Aaron Winsor Levie (pronounced /ˈærən ˈlɛvi/[6]) is an American entrepreneur. He is the co-founder and CEO of the enterprise cloud company Box.[4]

Early life and education

Aaron Levie was born to a Jewish family from Mercer Island, Washington, a small suburb of Seattle. His parents are Ben and Karyn Levie. Levie attended the University of Southern California before taking a leave of absence in 2005 to start cloud storage company Box.[2][8]


The idea for Box originated as a college business project that Levie was working on in 2004. The project examined cloud storage options for businesses and after contacting several organizations to ask how they are storing their content and data, Levie came to the conclusion that the market was fragmented. Levie saw an opportunity to build an online file storage business as a way for individuals to access and store documents and files.[2]

In December 2005, during his junior year at USC, Levie took a leave of absence to launch Box (originally called box.net) with his friend and Box CFO, Dylan Smith who was attending Duke University. At the time, Box was a storage service where users could pay to store their files in the cloud.[2]

Levie and Smith incorporated Box in April 2005 while operating the company out of Smith’s parents’ house on Mercer Island. Soon after, they moved the company to Berkeley, California. Levie and Smith first secured angel investment for Box from Texas billionaire Mark Cuban after a cold e-mail.[4][9][10]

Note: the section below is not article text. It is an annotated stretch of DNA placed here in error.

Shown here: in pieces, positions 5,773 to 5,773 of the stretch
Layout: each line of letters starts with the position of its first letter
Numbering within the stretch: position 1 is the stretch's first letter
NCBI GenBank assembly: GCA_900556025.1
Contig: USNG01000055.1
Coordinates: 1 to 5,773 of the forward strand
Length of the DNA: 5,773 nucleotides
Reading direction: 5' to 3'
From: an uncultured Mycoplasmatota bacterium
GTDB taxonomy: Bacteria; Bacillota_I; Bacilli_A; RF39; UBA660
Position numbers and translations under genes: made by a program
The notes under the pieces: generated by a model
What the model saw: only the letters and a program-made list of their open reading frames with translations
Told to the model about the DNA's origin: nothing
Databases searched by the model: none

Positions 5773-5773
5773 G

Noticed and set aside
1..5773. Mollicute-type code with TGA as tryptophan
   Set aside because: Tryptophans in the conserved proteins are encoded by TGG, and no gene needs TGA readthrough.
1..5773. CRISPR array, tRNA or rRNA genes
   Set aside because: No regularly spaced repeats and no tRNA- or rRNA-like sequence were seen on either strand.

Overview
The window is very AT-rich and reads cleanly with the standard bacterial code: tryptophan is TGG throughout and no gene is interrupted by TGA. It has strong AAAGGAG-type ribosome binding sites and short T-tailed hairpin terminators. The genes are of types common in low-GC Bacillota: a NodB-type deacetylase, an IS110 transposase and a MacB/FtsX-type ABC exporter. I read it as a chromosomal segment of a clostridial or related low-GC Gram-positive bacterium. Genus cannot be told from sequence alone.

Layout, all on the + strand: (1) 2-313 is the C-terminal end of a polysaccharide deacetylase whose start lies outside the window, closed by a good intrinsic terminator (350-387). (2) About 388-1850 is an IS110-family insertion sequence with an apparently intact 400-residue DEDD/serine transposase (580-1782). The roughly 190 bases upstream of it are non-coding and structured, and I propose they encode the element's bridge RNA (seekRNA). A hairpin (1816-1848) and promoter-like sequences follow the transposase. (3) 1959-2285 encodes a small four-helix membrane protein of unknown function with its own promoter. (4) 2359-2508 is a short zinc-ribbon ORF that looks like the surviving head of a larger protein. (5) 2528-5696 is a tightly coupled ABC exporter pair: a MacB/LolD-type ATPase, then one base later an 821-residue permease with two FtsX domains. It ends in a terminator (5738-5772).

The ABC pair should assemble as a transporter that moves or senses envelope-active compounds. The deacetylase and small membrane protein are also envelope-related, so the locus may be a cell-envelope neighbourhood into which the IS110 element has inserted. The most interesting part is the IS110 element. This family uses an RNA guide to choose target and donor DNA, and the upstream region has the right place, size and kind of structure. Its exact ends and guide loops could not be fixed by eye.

In 2007, as the consumer cloud storage marketplace was becoming increasingly crowded, Levie and Smith decided to shift Box from a consumer service to one focused on selling to businesses (cloud storage).

Box expanded its operations into Europe in 2012, with the opening of its first office in London, England.[11]

As of 2014, Box reported that 40% of Fortune 500 companies are paying Box customers. The company is headquartered in Redwood City and was backed by several venture capital firms and investors such as Andreessen Horowitz, Bessemer Venture Partners, Draper Fisher Jurvetson, General Atlantic, Meritech Capital Partners, U.S. Venture Partners, and Salesforce.com.[2] The company filed for IPO on the New York Stock Exchange in March 2014. Citing market fluctuations[2] the company delayed its IPO until January 23, 2015.[2]

Speaking and contributed writing

Levie has spoken at industry events such as Fortune Brainstorm Tech, Dreamforce, LeWeb, RSA, MobileBeat, GigaOm Structure, TechCrunch Disrupt and DEMO. He has also written articles on innovation in the technology industry for publications such as The Washington Post, CNN.com, Fortune, Forbes and Fast Company.[18][2][2][3]